Internet Theory of Displacement

By | November 7, 2017

Around 1997, about 70% of the websites on the Internet were focused on pornographic material.  There were no controls, no identification of those sites to the user.  You could be visiting an innocent site and an embedded advertisement could trigger a series of pop-ups that would eventually crash your system.

Many people at the time considered, and implemented, severe restrictions on access to the Internet for our youth and adults.  I took the opposite viewpoint.  I created a website defining the different types of coffee I had intimate knowledge of, in part, due to my life abroad.  I called this site Jay's Cafe'.  It was hosted on GeoCities (if my memory serves me correctly) and was visited by many of my colleagues.  They thought it was cool that I had my own website when such darkness surrounded the Internet.

My theory was this:  It is impossible to control the Internet and it will become an integral part of our lives.  You can either rage against the tide, or learn to deal with it.  In dealing with it, I felt the best method was to publish material that was useful, pertinent and positive. You can't get rid of the porn, but you can give people something else to look at.

I began publishing information on the net whenever I can.  This was before the popularity of MySpace, Facebook, and the like.  I generally don't like publishing on a site that belongs to someone else.  The questions of liability and ownership of data are too much for me.  I am an ogre.  I like complete control of my releases.  However, the key is to publish.  The war is to displace the negative.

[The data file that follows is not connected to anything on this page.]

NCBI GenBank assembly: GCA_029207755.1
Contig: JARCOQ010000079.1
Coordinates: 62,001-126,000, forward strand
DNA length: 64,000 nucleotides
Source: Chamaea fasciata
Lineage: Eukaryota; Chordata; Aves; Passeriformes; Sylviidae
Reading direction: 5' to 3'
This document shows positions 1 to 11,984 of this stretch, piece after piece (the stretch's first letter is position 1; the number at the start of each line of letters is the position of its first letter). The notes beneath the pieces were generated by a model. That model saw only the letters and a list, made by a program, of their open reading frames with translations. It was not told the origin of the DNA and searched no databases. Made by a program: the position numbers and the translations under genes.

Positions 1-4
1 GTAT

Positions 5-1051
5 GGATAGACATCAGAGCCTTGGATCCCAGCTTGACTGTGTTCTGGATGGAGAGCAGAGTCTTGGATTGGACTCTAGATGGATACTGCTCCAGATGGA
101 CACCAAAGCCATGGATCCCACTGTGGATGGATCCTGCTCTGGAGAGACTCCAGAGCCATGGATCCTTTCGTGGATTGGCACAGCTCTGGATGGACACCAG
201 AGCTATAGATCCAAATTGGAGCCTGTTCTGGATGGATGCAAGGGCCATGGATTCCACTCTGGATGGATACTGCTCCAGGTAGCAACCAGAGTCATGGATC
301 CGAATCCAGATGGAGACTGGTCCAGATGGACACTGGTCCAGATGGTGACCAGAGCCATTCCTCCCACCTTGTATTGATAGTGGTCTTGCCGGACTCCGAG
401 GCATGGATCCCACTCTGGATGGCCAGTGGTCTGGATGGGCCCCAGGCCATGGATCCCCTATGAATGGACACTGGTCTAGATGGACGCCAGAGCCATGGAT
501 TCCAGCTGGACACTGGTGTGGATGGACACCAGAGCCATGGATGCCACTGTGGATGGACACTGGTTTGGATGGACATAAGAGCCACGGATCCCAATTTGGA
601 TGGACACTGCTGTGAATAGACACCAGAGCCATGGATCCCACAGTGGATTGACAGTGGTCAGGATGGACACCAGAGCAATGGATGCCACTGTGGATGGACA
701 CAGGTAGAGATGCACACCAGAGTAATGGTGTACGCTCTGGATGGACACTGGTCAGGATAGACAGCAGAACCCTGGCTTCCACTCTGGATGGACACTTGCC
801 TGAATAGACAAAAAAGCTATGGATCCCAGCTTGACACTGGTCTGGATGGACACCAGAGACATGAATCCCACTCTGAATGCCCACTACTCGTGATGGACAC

Now, we are in 2017.  The problem, as I see it, with the Internet is not pornographic sites (although there are many), but the innate negativity that we, the people, post constantly.  Once again, the Internet has become a sinister place.  However, unlike previously where the majority of the negative was published by unknown entities looking for a buck, the majority of the negativity is produced by you and I.

I challenge everyone, to publish positive and uplifting.  If there is something negative you must say, do it with tact, class and with facts that have been verified.  Then follow the post up with something positive.  As a former teacher, we were taught that for every 1 negative, there should be 5 positive comments.  It is a lofty goal to achieve.  However, it is positive.

I used to look at the "religious posts" and cringe.  Now, with all the garbage I see, I understand that the posters are doing exactly what I think we should be doing.  They are posting positive.  Their positive is different than mine.  And, that is OK.

Everyone has good in them.  I believe that they just need to find that good, that spark and let it shine.  Write it down.  Publish it on the Internet.  If you have a managed site, awesome.  If all you have is a Facebook account, release it there.

Let's bond together and make a pact that we post positive.  Five to 1 is a lofty goal. But, we can, we must achieve it.  If we do, the public shaming, the bullying, the cringe-worthy posts will be thrown into the corner and people will see good be the prominent topic on the Internet.

Thanks for reading,

Jay C. Theriot